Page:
By Marie Lam-Frendo, Chief Executive Officer, Global Infrastructure Hub (GI Hub)

We need more investment in economically, environmentally, and socially sustainable infrastructure, but there is real danger that investment by both the public and private sectors may slip backward.

Public sector budgets remain constrained, and soaring inflation has led to an exponential rise in interest rates that is making debt more expensive and lenders more cautious. The long-term consequences are unknown, but there is a clear need for the private and public sectors to adapt their strategies and direct more investment toward infrastructure that holistically targets the United National Sustainable Development Goals (SDGs).

At the moment, we see mostly stagnant private investment and that both public and private investment are largely directed to build more of the same infrastructure, rather than the infrastructure of the future.

What is the current state of global investment?

Between early 2021 and mid-2021, G20 governments announced more than USD$3.2 trillion in infrastructure stimulus, and the GI Hub’s latest figures on private investment show private capital reached record highs in 2020 and 2021, and had already reached the 2020 level by the first semester of 2022.

Yet, private investment in infrastructure projects has now remained stagnant for the eighth year running. Why? Many of the blockers are of long standing: lack of investible project pipelines, inflexibility around investors not being willing to find solutions to manage risk and enable investment in infrastructure in countries with credit ratings below investment grade, aging risk in the context of sovereign credit ratings, and regulatory frameworks that don’t adequately treat infrastructure as an asset class.

There is now a real danger that infrastructure investment by both the public and private sectors may slip backward rather than accelerating. Public budgets are stretched, and economic uncertainty is driving up risk – particularly in emerging markets and developing economies (EMDEs) that need investment the most. The public and private sectors need to act now, and act together, to avoid an investment slip. There are actions both can take to boost investment and drive it toward a sustainable infrastructure future.

Public and private sector actions to accelerate the financing of infrastructure

Let’s start with the long-standing challenge of investors hesitant to invest in EMDEs where credit ratings are largely below investment grade. When it comes to removing blockers associated with sovereign credit rating, it’s time to be serious about creating a systematic de-risking mechanism, at a programmatic level more than simply project level, to give private investors the confidence to invest in countries with credit rating below the investment grade.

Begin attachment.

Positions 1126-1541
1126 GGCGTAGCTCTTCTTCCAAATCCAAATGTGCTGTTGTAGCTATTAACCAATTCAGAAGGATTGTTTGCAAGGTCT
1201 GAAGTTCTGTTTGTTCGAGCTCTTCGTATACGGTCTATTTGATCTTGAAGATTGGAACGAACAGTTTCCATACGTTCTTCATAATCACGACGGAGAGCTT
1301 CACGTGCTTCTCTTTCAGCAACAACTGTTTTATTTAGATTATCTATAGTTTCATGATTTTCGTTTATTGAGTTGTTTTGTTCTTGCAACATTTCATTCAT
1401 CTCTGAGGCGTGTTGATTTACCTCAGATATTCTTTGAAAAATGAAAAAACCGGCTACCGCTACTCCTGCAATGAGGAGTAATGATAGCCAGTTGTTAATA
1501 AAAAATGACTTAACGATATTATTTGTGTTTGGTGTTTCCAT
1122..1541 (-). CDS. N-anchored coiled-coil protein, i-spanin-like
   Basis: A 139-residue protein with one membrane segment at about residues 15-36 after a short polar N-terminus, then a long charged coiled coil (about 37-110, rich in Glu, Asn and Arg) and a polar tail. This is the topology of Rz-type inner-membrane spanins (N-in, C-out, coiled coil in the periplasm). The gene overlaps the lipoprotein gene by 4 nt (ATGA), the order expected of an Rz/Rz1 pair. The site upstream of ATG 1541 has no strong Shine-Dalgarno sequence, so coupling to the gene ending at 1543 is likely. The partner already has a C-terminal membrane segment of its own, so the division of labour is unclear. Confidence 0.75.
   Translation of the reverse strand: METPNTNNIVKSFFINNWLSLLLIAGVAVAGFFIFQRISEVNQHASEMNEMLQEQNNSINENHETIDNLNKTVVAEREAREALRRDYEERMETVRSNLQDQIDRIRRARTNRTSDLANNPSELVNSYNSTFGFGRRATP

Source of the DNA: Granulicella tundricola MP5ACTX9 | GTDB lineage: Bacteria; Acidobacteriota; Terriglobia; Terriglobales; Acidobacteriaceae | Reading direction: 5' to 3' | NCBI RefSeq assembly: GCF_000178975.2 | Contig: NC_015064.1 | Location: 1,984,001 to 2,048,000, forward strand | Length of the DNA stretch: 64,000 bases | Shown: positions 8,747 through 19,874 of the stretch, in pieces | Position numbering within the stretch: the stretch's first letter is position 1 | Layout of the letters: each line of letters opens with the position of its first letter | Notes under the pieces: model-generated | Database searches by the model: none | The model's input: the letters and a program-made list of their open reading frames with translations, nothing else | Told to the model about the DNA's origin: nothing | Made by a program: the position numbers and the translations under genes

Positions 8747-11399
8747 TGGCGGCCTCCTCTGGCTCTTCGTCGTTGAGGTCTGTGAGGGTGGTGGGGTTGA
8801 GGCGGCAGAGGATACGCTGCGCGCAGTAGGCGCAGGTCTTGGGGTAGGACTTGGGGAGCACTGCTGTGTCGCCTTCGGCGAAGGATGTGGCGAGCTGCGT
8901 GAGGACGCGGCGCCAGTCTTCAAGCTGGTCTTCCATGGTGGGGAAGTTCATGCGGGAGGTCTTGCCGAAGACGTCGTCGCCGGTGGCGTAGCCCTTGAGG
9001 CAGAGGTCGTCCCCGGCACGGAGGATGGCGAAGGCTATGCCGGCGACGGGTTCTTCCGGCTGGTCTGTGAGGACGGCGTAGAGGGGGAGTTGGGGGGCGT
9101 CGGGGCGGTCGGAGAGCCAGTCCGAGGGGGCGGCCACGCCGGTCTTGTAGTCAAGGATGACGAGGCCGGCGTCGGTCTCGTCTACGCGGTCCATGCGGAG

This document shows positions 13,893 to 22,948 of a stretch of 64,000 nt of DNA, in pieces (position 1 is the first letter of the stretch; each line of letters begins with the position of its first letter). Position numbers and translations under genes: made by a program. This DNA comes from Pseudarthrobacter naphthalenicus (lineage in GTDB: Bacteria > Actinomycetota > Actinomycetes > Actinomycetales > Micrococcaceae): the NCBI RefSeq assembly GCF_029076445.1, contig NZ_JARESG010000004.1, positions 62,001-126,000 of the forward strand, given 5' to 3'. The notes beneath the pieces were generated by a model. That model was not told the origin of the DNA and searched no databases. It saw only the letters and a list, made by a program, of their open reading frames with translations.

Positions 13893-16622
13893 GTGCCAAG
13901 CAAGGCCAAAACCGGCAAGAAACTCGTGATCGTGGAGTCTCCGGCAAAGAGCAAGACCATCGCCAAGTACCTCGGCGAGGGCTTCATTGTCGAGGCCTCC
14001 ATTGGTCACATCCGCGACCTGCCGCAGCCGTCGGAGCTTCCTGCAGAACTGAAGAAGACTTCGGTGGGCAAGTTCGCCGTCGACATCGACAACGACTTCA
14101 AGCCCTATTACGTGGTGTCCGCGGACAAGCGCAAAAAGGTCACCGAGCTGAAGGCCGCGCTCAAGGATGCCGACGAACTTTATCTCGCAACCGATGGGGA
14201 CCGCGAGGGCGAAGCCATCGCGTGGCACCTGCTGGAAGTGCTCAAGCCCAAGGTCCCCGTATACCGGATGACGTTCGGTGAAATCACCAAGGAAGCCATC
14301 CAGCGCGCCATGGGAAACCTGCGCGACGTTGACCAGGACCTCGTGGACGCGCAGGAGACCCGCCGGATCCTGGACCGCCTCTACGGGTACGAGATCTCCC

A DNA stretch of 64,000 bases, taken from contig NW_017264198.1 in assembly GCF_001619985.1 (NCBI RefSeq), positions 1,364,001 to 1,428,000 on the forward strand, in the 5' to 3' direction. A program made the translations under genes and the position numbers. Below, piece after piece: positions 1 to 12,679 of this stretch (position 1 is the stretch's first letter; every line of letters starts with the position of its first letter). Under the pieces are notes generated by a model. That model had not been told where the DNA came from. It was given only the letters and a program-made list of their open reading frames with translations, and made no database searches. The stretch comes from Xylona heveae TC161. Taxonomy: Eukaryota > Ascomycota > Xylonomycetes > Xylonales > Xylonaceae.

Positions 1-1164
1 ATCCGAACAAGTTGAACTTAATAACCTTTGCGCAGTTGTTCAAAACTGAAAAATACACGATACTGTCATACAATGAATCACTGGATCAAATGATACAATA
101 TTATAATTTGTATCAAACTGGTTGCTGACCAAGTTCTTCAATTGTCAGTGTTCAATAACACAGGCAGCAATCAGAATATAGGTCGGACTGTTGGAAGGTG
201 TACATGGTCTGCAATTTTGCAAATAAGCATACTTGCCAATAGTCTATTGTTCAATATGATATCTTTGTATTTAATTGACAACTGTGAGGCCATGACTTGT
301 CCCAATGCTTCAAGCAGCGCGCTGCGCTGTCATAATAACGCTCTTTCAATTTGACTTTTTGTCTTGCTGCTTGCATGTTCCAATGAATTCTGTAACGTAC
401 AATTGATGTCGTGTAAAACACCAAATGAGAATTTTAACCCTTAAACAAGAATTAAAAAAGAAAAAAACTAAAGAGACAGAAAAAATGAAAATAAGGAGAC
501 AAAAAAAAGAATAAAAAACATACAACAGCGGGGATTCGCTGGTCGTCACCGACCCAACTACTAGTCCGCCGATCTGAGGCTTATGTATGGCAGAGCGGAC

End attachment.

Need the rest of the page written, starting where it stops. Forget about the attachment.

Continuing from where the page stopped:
The importance for this change to happen has accelerated over the last two-years, with COVID-19 showing the urgent need for investment in essential health infrastructure. Another action pertains to banking regulations playing a crucial role in greenfield infrastructure financing. Indeed, banks financed 63 per cent of private investment in infrastructure projects in primary markets in 2020.

Recent Basel III reforms that curtail this participation can have significant effects, particularly because alternative private sources are not stepping up to finance greenfield infrastructure. To assist with removing blockers related to regulatory capital, the GI Hub is currently forming a coalition of banks to provide advice and shape proposals to the G20 and standard-setting bodies to create a more conducive regulatory environment for infrastructure investment.

With an emphasis on greenfield and sustainable infrastructure investment, proposed reforms will contribute to reducing infrastructure deficits, achieving climate and transition objectives, and ensuring global financial stability. Globally, the pipeline of well-designed, solid projects that both the public and private sector can confidently support is weak.

In 2019, we found that 38 per cent of countries still do not publish national infrastructure plans and 28 per cent do not publish pipelines of projects. The public sector can create change in this area by creating mechanisms to track and monitor projects and improve governance. And, the private sector needs to move the capital that is currently there for the taking. Dry powder (capital committed by investors and available to fund managers but not yet invested or allocated) has quadrupled from 2010 (USD$72 billion) to 2021 (USD$298 billion).

Yet, simply securing funding or financing is not enough – this investment needs to be directed toward the infrastructure of the future.